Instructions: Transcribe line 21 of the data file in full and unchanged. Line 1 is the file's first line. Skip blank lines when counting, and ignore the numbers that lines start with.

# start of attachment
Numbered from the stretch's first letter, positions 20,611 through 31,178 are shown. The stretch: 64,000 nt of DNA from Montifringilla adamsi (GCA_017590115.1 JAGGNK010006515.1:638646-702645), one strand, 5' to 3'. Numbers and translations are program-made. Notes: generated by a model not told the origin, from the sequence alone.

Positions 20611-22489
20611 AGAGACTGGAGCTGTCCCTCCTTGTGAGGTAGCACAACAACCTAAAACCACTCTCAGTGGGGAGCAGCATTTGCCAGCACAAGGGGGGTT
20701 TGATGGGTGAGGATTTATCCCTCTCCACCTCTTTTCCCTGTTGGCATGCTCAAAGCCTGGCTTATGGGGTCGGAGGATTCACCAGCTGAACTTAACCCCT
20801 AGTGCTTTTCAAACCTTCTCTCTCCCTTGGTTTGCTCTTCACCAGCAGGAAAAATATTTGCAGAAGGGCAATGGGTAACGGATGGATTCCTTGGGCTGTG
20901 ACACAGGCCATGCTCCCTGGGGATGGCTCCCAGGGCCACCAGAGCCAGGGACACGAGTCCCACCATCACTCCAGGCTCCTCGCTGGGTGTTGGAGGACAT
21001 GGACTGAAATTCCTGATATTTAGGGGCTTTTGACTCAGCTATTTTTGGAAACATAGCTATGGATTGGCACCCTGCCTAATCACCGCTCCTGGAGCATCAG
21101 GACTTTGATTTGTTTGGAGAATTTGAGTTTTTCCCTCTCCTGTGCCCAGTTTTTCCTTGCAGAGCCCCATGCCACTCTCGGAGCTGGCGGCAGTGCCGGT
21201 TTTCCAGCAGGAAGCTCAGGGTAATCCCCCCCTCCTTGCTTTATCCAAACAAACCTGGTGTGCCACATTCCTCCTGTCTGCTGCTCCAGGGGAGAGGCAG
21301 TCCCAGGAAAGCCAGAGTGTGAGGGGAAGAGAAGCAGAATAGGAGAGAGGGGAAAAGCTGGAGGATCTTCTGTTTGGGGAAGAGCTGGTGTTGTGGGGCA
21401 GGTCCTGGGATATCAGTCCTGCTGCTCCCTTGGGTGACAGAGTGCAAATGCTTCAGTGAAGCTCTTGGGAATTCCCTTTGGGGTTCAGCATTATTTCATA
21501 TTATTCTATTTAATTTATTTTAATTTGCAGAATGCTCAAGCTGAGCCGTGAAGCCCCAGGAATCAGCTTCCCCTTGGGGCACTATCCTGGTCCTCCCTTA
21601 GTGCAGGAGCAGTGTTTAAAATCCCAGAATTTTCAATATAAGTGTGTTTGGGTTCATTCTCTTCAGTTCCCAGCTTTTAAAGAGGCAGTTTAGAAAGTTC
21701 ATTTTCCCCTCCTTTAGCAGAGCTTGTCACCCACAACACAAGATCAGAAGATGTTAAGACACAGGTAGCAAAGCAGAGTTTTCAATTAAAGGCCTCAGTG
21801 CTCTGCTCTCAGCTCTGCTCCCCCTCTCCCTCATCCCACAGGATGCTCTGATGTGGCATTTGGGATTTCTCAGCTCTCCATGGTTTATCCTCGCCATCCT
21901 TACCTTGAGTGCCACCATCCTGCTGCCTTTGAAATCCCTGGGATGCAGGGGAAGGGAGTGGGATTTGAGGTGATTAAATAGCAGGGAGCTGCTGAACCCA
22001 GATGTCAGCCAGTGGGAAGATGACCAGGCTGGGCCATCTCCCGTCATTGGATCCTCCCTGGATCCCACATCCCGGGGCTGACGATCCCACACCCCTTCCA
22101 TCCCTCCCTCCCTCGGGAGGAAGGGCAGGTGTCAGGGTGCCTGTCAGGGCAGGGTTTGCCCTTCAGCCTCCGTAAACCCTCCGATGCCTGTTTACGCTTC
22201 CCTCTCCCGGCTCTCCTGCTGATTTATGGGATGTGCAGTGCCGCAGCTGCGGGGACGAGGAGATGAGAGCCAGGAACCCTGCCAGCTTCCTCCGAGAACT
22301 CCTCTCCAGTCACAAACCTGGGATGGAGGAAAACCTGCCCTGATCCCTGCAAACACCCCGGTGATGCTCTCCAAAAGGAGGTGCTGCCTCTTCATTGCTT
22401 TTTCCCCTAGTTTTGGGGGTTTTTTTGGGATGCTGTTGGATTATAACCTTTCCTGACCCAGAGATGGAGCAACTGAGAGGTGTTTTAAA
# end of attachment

22401 TTTCCCCTAGTTTTGGGGGTTTTTTTGGGATGCTGTTGGATTATAACCTTTCCTGACCCAGAGATGGAGCAACTGAGAGGTGTTTTAAA